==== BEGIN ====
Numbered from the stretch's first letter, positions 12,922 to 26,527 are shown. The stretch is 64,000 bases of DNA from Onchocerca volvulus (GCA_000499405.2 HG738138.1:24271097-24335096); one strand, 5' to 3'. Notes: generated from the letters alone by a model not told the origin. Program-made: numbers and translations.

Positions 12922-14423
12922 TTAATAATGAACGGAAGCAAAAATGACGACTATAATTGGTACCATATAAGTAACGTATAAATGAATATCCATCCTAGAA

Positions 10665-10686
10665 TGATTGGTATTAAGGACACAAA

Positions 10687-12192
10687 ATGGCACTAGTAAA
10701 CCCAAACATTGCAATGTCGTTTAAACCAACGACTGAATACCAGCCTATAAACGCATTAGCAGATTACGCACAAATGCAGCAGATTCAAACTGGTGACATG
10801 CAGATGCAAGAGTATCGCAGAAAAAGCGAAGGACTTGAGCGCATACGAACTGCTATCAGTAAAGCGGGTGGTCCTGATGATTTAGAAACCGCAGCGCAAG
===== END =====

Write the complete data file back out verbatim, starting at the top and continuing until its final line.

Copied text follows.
Numbered from the stretch's first letter, positions 12,922 to 26,527 are shown. The stretch is 64,000 bases of DNA from Onchocerca volvulus (GCA_000499405.2 HG738138.1:24271097-24335096); one strand, 5' to 3'. Notes: generated from the letters alone by a model not told the origin. Program-made: numbers and translations.

Positions 12922-14423
12922 TTAATAATGAACGGAAGCAAAAATGACGACTATAATTGGTACCATATAAGTAACGTATAAATGAATATCCATCCTAGAA

Positions 10665-10686
10665 TGATTGGTATTAAGGACACAAA

Positions 10687-12192
10687 ATGGCACTAGTAAA
10701 CCCAAACATTGCAATGTCGTTTAAACCAACGACTGAATACCAGCCTATAAACGCATTAGCAGATTACGCACAAATGCAGCAGATTCAAACTGGTGACATG
10801 CAGATGCAAGAGTATCGCAGAAAAAGCGAAGGACTTGAGCGCATACGAACTGCTATCAGTAAAGCGGGTGGTCCTGATGATTTAGAAACCGCAGCGCAAG